There’s a new advancement in the area of eye health and it is centering around – wait for it – tattoo ink. Indeed, as unbelievable as it may sound, studies involving the retina and tattoo pigment have received note at Sweden’s Linkoping University and Tel Aviv University in Israel. At these prestigious institutions, eye health scientists and researchers are working together to develop a rudimentary artificial retina that could possibly restore sight to the blind, with tattoo pigment as one of the key components.
The retina is a layer of nerve cells located in the back of the eye which converts incoming light to electrical signals, all of which are then sent to the brain and analyzed as images we see. These cells are known as photoreceptors, with two types of photoreceptor cells residing in the human eye: Rods and cones. Rod photoreceptors detect motion, provide black-and-white vision and function primarily in low-light conditions, while cones are responsible for central and color vision, performing best in medium and bright light.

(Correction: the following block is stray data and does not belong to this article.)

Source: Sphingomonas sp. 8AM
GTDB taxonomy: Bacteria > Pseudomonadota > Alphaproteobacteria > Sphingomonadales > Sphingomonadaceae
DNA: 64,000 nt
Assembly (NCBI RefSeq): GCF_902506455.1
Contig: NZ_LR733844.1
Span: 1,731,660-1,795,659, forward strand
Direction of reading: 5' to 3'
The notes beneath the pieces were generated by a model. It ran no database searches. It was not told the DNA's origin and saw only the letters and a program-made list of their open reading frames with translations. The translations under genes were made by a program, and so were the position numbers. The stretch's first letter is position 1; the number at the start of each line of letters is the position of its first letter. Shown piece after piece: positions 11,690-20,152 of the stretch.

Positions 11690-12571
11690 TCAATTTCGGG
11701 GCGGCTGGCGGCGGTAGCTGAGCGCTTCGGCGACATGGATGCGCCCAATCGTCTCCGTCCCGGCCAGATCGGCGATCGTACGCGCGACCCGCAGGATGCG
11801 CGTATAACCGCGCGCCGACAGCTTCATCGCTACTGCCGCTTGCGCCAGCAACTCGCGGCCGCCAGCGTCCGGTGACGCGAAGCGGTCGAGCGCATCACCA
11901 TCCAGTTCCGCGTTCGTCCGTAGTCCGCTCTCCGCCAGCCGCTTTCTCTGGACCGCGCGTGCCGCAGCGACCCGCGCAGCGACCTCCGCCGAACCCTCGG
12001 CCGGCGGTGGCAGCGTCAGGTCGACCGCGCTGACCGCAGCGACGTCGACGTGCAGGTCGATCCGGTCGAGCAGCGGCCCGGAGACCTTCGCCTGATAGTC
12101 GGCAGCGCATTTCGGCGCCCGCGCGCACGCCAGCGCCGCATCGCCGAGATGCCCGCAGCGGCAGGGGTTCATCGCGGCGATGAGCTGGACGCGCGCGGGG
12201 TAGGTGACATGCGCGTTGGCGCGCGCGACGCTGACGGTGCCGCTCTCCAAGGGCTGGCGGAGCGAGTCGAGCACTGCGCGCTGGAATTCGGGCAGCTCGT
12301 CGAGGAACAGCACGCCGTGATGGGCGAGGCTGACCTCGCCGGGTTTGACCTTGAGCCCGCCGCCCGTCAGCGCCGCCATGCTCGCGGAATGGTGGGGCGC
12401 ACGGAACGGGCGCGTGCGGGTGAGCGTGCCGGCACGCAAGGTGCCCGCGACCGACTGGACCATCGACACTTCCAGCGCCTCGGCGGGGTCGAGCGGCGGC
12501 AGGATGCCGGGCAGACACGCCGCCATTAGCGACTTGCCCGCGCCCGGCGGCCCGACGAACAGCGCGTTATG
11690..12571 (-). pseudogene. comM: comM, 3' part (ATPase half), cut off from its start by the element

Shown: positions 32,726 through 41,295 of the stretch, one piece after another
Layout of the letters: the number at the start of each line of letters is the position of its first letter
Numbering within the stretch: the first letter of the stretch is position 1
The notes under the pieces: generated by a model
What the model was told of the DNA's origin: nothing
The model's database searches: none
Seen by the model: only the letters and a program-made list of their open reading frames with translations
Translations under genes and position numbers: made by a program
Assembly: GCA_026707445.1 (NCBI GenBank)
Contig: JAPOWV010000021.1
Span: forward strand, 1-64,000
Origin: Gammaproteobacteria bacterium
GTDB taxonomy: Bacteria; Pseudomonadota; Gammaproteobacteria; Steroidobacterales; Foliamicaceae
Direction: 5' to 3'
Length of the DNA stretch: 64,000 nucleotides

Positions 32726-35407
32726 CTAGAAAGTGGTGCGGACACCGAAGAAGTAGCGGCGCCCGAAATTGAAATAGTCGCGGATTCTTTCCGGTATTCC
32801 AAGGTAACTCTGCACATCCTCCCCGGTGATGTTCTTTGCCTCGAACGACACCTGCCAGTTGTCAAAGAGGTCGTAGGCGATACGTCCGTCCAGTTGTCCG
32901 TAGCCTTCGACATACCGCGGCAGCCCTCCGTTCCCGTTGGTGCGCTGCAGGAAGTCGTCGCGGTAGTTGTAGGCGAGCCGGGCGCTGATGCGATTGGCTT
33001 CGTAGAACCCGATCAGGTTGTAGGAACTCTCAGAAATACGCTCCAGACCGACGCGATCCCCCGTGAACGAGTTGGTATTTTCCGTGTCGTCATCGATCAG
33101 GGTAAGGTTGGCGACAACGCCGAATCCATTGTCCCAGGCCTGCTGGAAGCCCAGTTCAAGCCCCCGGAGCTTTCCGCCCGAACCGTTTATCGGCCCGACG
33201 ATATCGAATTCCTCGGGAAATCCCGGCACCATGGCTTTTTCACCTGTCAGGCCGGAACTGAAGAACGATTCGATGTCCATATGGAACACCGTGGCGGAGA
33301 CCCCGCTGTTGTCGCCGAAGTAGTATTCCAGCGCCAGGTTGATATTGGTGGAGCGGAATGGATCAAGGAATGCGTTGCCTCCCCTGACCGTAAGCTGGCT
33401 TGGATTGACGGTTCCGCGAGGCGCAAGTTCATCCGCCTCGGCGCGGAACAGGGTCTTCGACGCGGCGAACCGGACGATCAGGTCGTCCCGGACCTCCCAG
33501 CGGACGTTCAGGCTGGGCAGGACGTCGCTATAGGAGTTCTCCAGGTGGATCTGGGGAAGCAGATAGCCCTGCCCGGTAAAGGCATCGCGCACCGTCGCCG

There are a wide range of retina problems, conditions and diseases affecting millions of Americans, with the more common types that eye doctor professionals encounter encompassing:
• Macular degeneration
• Diabetic retinopathy
• Macular edema
• Central serous retinopathy
• Hypersensitive retinopathy
• Solar retinopathy
• Detached retina
All of these can contribute to eventual loss of vision, which is specifically why researchers at Linkoping and Tel Aviv Universities are studying the effects of tattoo ink on the retina.
As a result of their research efforts, scientists developed a prototype artificial retina designed and realized as a metal ring containing a thin film of photoactive material. This material is comprised of a sheet of gold studded with microscopic pixels, and, interestingly enough, each of these is smaller in diameter than the width of a human hair shaft.
These microscopic pixels are themselves made up of low-cost, non-toxic organic pigment – the type commonly used in tattoo ink and cosmetics – and when they’re exposed to light, an electrical pulse is created. Lab tests have concluded that these pulses were found to instantaneously stimulate neurons in otherwise light-sensitive retinas.
The device can work independently, without needing to be connected to external sources. Researchers are hopeful that a version can someday be surgically implanted to restore vision in patients with defective retinas.